3.2 Transparency and Conviction

Conviction Of Sin

The alcoholic needs to realize that what he is doing is wrong- not merely harmful to himself, but wrong before God. Alcoholics will generally lack the self-respect and have such a poor self-image that to merely argue with them that ‘You’re hurting yourself’ won’t make much headway. They need to be convicted before God of the simple fact that they are offending God their creator and moment by moment sustainer. So, what’s wrong with alcoholism? It’s a rather limited argument to reply: ‘Just because the Bible says it’s wrong’. Yes, the Bible does outlaw it. But there is a reason for God’s principles, they’re not arbitrary; and the alcoholic will unlikely be open to any argument that says ‘do this and don’t do that just because the higher power says so’.

- Alcoholism is based around an ongoing psychosis of lying. To oneself, to those around them. It’s not an occasional lie. It’s a situation where untruth is what fires a person’s life. The God of Truth requires us to be truthful with Him and to ‘live the truth’ in order to be His children.

- We are to live the life of the spirit, not the life of the flesh. In the flesh we cannot please God. Therefore we must make no provision for the flesh so that it can gratify itself (Rom. 13:14). Having alcohol around, the rural farmer consciously brewing it etc- this is doing exactly what God says not to do. It is planning and providing for our flesh to fulfil its lusts. Advanced alcoholism is a carefully planned piece of behaviour- the alcoholic cunningly plans to manipulate everything so that he or she can get access to alcohol and continue abusing it.

- Even though in a sense “all things are lawful” they are not permitted by God if they bring us under their power (1 Cor. 6:12; 10:23). Alcoholism is clearly a situation where the person has been enslaved. God wants us to serve Him in freedom; for freedom Christ set us free through the cross (Gal. 5:1 N.I.V.). Therefore we shouldn’t as it were undo the work of the cross by resigning that freedom for slavery back to sin.

- Alcoholism is a studied and persistent refusal to love. The ‘don’t care’ attitude to oneself and to others is incompatible with the basic teaching and example of Jesus. [The ‘don’t care’ attitude is only apparent; not real. The alcoholic cares very much- but feels he must drink]. If we do not have anything of His spirit / way of life and thinking, then we are none of His. This is not to say, of course, that every alcoholic is “none of His”. Alcohol inevitably ruins families; and if a man doesn’t try to care for his family, he is “worse than an infidel” (1 Tim. 5:8).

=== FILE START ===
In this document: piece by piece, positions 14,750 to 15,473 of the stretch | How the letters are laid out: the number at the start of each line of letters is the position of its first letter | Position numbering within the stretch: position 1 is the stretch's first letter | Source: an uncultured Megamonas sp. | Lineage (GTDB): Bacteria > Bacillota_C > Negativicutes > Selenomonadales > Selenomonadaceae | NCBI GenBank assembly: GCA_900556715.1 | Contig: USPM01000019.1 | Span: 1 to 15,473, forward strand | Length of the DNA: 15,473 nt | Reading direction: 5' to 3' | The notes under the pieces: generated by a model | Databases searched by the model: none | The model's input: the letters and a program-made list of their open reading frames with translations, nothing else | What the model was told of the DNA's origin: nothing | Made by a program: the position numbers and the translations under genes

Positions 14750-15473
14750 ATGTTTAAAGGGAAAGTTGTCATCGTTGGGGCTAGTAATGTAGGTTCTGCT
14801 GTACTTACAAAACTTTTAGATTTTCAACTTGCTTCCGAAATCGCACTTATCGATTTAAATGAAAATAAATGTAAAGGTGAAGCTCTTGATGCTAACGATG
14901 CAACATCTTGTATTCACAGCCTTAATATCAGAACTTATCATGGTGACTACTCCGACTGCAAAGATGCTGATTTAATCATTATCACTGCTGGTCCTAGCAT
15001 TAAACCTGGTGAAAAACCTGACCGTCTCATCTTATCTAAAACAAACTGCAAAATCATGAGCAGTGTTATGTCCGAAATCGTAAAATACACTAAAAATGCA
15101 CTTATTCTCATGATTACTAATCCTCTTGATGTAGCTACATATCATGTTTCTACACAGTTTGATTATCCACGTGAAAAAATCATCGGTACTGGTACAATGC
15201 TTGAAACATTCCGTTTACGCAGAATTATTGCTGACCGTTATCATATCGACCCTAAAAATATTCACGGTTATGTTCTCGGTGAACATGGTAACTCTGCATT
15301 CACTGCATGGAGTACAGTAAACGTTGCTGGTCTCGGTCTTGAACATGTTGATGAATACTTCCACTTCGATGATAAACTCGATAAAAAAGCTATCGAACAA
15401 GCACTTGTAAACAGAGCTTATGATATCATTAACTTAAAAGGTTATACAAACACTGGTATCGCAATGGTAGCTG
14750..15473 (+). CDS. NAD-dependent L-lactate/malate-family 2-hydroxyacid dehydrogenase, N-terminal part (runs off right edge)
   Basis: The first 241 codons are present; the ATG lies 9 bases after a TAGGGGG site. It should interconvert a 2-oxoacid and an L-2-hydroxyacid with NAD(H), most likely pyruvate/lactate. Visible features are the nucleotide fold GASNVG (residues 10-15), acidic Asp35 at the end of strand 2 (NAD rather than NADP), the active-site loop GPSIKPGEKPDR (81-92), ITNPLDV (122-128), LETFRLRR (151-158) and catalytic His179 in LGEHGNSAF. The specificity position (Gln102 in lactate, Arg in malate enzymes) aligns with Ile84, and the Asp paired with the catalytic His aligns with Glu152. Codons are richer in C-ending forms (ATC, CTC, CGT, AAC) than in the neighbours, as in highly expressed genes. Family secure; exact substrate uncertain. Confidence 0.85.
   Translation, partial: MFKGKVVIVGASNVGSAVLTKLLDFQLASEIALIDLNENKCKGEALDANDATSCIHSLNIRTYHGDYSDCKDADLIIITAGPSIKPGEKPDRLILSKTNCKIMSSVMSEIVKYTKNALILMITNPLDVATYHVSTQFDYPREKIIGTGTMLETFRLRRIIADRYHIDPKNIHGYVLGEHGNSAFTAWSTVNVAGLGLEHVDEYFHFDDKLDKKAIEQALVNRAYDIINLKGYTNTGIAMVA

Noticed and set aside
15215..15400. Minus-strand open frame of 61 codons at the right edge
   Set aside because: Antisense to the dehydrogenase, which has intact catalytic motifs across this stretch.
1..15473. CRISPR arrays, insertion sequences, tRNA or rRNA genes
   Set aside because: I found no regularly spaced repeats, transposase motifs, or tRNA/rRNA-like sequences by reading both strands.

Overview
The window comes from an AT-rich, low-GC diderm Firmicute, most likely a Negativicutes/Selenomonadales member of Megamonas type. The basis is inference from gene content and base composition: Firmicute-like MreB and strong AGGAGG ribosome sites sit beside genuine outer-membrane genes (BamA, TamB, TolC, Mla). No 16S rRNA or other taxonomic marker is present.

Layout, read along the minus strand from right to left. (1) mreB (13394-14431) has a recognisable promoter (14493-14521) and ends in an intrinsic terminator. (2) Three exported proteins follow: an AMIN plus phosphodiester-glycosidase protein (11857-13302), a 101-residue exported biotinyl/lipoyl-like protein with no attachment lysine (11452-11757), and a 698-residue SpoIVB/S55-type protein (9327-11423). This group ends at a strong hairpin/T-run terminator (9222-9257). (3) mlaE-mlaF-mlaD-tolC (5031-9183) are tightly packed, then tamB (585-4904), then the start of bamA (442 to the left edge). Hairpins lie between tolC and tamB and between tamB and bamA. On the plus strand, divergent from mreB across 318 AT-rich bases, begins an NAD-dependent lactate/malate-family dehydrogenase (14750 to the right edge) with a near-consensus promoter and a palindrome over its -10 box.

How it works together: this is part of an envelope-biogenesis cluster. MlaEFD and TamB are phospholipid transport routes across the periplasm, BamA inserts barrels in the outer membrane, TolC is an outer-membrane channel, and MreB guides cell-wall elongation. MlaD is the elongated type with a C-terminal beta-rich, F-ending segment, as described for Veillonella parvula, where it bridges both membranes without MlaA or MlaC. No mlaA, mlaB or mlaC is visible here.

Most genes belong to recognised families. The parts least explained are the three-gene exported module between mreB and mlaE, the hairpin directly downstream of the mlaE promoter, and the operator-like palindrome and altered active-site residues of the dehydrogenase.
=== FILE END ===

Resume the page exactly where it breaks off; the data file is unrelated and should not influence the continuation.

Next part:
- We are to be open before God. Alcoholism disables us from knowing ourselves, knowing our patterns, our bodies, our pain, our relationships....when according to God’s word, we are to face up to them, by His grace.


The Bible teaches, and it is a first principle amongst true Christians, that knowledge is related to responsibility. I am not in the least bit interested in this context in how this affects the question of who will be resurrected and judged. Simply, if we know, then we have responsibility to act according to that knowledge. Alcoholics need help to take greater responsibility for their behaviour; this sense of responsibility is replaced in them by a self-defeating self-pity. One strategy with the Christian alcoholic, or even the unbeliever who has some knowledge of the Gospel, is to remind or teach them the basic knowledge of God. That they are His children, made in His image to reflect His glory, vitally important to Him; that His Son was of their nature but never once sinned, and gave His life as their representative, thus demanding a response from us to Him. This is where I believe that preaching the Gospel can go hand in hand with counselling and care for alcoholics. The more they know of the ‘higher power’, the more responsible they are to Him; and a sense of responsibility towards the ‘higher power’ is crucial in providing the motivation to quit.

Realizing Our Limitations